During the government shutdown, our local National Weather Service is still performing its normal operational duties such as issuing forecasts and severe weather watches and warnings and taking weather observations like the daily weather balloon launches at their Old Hickory office. 

While designated “essential emergency excepted employees,” workers are not getting paid until the shutdown is over.   

During this time, NWS cannot hold any extracurricular activities such as its public spotter classes and other public educational services.  

MORE: What’s impacted by the government shutdown?

A media workshop planned for next Thursday with local tv, radio and other media weather personnel will not take place either if the shutdown doesn’t end by then.  

During the shutdown, the National Weather Service can’t have office visits or job shadows.

Employees also can’t attend meetings, such as the annual American Meteorological Society conference that just wrapped up in Phoenix, AZ.  Many NWS employees are usually presenters and speakers at the conference each year.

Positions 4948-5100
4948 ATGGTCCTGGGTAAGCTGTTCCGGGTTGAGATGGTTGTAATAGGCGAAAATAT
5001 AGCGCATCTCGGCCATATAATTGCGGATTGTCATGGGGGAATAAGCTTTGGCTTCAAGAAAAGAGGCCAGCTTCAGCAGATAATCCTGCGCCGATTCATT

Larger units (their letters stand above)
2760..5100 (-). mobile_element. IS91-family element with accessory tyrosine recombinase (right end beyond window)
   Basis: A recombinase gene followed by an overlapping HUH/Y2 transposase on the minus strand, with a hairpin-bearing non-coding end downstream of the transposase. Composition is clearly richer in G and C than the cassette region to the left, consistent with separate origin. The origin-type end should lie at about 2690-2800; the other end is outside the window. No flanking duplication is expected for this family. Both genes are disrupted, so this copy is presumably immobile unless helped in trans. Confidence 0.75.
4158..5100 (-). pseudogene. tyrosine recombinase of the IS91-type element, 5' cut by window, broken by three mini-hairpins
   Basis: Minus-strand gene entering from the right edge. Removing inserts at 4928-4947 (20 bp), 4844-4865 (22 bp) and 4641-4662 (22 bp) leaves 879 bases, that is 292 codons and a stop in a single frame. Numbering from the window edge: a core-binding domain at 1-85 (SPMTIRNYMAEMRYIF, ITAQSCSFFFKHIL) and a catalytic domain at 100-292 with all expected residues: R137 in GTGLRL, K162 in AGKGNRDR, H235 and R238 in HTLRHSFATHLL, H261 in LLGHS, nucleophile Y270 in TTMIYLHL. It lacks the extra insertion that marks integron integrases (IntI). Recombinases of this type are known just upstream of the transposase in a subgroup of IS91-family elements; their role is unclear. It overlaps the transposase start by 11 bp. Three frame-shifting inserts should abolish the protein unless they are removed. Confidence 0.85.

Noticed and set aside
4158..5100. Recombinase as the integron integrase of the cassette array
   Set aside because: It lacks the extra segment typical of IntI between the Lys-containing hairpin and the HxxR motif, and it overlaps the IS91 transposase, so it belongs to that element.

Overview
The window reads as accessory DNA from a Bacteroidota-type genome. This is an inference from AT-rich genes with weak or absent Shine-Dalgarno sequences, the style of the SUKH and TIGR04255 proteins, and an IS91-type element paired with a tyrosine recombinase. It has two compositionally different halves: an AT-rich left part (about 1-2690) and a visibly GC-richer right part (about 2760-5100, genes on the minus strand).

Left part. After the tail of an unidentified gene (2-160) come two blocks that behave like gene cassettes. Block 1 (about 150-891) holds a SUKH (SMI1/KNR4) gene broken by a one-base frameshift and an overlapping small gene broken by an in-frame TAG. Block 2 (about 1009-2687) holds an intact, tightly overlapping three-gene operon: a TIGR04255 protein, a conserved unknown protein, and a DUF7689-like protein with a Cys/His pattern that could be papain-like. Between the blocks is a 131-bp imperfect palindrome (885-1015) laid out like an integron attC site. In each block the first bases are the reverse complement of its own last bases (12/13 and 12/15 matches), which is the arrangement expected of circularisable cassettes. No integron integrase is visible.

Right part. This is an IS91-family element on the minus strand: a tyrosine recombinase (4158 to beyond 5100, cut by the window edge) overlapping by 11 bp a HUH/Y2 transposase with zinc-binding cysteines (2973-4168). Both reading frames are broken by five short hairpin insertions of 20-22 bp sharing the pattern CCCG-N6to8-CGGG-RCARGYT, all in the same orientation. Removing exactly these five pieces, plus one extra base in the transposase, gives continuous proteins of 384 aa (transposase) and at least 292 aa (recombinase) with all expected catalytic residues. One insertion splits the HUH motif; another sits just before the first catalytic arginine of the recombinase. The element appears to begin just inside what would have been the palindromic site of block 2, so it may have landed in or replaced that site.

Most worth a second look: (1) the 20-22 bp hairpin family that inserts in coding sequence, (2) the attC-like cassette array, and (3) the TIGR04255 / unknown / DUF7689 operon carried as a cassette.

Jason Wright, the local National Weather Service union steward explains the importance of those meetings:

“You have these people who are not able to interact and share science, share ideas, and share thoughts.  And that could mean a situation where people’s lives are at risk.”

Perhaps the biggest impact is on training exercises and research.

Trainers and researchers at the Warning Decision and Training Division in Norman, OK actually teach the local National Weather Service forecasters and radar operators how to issue severe weather alerts such as tornado warnings.

According to Justin Gibbs, a trainer at WDTD, “All of the WDTD federal employees are furloughed until this is over.”

In addition, he says research he is doing is suspended and that he cannot even access his government email.

Locally, although employees at our NWS office in Nashville are working without being paid, Wright assures us that he and his fellow meteorologists are dedicated employees, and will continue to serve at the highest of their ability.

Click here for more coverage of the government shutdown.